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D.C. begins storm prep for Sandy
Question of the Day
D.C. residents in flood-prone areas such as Bloomingdale are on "pins and needles" as city agencies put the final stamp on plans to deal with heavy rains and potentially dangerous winds on Sunday into next week from Hurricane Sandy's creep up the eastern seaboard, officials said Friday.
D.C. Council member Kenyan McDuffie, Ward 5 Democrat, said he will ask Mayor Vincent C. Gray's cabinet for firm details on sandbag distribution, shelters for displaced residents and other efforts ahead of the storm's landfall. Flooding and sewage back-up were constant problems for his constituents along the Rhode Island Avenue corridor during the summer, when heavy rains pummeled the region on multiple dates.
"Folks are anxious," Mr. McDuffie said. "They want to know what preparations are in place to prepare for hurricane-like weather."
Citywide, the mayor has asked D.C. agencies to join a conference call at 1 p.m. to discuss their storm preparations.
"We have a hurricane plan and we're going to execute it," Mr. Gray's spokesman, Pedro Ribeiro, said.
Officials from the National Oceanic and Atmospheric Administration stressed there is a lot of uncertainty "four days out" from the storm's likely turn toward the coast and collision with wintry weather from the North. In a conference call, NOAA meteorologists said rainfall amounts could total 10 inches toward the coast and 5-10 inches further inland, with current projections hitting Delaware and northeastern Maryland the hardest.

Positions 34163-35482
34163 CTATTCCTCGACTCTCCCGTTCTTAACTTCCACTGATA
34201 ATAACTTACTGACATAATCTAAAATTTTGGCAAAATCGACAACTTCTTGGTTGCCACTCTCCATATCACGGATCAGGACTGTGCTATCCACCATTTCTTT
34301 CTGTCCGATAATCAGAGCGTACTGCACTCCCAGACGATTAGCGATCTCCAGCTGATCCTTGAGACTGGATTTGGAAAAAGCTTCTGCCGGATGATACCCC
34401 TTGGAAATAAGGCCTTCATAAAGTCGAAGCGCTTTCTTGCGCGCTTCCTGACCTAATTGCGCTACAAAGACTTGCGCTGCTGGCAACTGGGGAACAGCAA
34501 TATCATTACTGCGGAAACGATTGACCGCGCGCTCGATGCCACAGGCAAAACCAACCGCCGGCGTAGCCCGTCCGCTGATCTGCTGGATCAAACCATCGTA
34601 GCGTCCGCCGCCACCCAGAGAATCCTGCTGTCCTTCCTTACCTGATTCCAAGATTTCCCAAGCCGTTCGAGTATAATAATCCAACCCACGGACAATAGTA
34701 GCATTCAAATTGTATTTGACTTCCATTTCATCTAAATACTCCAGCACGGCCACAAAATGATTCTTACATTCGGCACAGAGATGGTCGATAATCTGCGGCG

Winds could exceed 50 miles per hour along a vast swath from the coast to the Appalachian mountains, and parts of West Virginia could see a foot of snow, they said.
In the District, the storm's ultimate path will dictate adjustments in the city's plan, Mr. Ribeiro said.
"The storm's track still varies wildly, depending on which model you are looking at or which meteorologist you're following," he said. "We're not quite sure whether it's going to be a glancing blow or a full-on hit."
Mr. McDuffie said he has received assurances from Pepco, the power utility that serves the District and thousands of customers in Maryland, that it will have additional crews on hand to handle any power outages in Bloomingdale. Pepco received criticism in late June, when a derecho storm knocked out power among its customers for up to week during the heart of a heat wave.
The utility is scheduled to outline its storm preparations during a media event at 1 p.m.
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About the Author
Tom Howell Jr. covers politics for The Washington Times. He can be reached at firstname.lastname@example.org.
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